“When we own portions of outstanding businesses with outstanding managements, our favorite holding period is forever.”
— Warren Buffett
The Warren Buffett investment philosophy calls for a long-term investment horizon, where a two-decade holding period, or even longer, would fit right into the strategy. How would such a strategy have worked out for an investment into Corning Inc (NYSE: GLW)? Today, we examine the outcome of a two-decade investment into the stock back in 1999.
|Average annual return:||2.79%|
As shown above, the two-decade investment result worked out as follows, with an annualized rate of return of 2.79%. This would have turned a $10K investment made 20 years ago into $17,341.35 today (as of 09/13/2019). On a total return basis, that’s a result of 73.54% (something to think about: how might GLW shares perform over the next 20 years?). [These numbers were computed with the Dividend Channel DRIP Returns Calculator.]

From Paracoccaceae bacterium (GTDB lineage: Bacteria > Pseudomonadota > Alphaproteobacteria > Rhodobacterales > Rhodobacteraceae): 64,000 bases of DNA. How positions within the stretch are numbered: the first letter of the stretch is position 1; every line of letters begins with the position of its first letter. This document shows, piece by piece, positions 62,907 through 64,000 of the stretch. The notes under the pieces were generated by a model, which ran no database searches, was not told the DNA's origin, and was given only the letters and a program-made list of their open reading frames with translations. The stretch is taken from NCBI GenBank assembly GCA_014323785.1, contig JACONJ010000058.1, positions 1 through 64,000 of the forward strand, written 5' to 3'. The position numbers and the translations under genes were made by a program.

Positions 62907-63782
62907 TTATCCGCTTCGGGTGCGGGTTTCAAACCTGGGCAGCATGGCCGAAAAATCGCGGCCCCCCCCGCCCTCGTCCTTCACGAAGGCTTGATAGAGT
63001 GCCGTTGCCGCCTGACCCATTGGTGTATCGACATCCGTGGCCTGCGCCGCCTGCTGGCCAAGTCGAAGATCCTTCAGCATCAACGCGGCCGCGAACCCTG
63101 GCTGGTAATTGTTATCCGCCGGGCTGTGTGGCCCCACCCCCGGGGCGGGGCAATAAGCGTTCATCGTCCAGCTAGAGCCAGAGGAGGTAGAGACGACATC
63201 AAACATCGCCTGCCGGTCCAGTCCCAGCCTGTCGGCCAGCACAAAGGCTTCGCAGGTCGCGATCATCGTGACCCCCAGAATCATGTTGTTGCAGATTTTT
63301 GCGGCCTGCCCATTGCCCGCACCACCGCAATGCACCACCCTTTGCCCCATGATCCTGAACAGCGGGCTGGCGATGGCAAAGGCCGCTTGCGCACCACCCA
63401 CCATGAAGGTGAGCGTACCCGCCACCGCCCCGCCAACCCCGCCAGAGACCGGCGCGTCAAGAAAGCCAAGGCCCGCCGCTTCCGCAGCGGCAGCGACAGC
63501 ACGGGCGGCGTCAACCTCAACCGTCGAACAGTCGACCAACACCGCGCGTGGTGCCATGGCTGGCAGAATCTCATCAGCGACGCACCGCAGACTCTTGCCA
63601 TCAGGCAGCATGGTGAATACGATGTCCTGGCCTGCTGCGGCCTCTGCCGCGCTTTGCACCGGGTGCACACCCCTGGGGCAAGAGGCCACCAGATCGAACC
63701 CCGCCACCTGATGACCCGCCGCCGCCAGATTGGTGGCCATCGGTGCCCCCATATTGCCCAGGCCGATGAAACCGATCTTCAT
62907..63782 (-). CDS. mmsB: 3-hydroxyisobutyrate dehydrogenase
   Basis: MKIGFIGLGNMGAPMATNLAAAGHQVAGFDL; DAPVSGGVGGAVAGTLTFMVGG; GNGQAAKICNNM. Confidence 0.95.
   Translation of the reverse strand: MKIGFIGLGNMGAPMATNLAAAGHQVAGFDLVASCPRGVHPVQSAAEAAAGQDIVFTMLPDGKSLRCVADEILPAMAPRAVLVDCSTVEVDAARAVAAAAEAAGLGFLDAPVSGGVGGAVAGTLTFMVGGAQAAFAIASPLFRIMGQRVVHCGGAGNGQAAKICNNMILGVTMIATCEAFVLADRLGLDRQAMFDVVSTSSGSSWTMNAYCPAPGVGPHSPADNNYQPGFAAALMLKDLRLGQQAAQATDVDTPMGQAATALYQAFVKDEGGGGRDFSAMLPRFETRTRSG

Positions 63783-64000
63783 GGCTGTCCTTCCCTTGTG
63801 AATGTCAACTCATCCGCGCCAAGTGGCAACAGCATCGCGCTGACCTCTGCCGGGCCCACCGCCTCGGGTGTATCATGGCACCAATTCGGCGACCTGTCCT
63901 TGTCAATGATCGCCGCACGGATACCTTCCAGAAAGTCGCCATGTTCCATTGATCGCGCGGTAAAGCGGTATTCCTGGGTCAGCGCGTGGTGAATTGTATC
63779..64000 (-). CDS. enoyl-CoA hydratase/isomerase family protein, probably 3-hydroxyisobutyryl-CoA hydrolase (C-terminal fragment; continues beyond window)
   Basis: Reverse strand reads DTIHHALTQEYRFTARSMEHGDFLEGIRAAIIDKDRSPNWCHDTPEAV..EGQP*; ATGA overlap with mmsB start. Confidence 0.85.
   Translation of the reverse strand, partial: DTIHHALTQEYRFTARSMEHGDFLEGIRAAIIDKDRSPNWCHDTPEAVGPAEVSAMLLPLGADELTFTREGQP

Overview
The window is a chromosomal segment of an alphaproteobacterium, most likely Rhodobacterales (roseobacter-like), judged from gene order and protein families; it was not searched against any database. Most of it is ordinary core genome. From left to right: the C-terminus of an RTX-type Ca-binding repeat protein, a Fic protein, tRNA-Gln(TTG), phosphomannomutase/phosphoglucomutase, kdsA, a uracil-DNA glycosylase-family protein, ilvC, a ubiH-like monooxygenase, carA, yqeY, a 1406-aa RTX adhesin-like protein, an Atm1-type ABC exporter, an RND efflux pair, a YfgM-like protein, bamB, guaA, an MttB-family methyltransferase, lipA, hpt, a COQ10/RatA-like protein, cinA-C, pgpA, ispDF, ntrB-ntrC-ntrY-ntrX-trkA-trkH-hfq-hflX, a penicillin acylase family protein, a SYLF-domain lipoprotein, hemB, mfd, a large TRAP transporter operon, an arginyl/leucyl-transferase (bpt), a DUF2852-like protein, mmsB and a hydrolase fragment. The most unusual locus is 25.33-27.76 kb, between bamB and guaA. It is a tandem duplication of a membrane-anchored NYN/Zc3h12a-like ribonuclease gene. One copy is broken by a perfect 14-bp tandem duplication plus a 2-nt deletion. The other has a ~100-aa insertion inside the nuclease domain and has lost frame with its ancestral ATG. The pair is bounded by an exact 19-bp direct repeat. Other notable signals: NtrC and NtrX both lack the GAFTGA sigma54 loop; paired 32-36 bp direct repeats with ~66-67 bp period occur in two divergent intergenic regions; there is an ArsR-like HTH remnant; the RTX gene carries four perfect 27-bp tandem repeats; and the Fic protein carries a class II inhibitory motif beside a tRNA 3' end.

Notice that Corning Inc paid investors a total of $5.41/share in dividends over the 20 holding period, marking a second component of the total return beyond share price change alone. Much like watering a tree, reinvesting dividends can help an investment to grow over time — for the above calculations we assume dividend reinvestment (and for this exercise the closing price on ex-date is used for the reinvestment of a given dividend).
Based upon the most recent annualized dividend rate of .8/share, we calculate that GLW has a current yield of approximately 2.65%. Another interesting datapoint we can examine is ‘yield on cost’ — in other words, we can express the current annualized dividend of .8 against the original $22.35/share purchase price. This works out to a yield on cost of 11.86%.
One more piece of investment wisdom to leave you with:
“When I was young I thought that money was the most important thing in life; now that I am old I know that it is.” — Oscar Wilde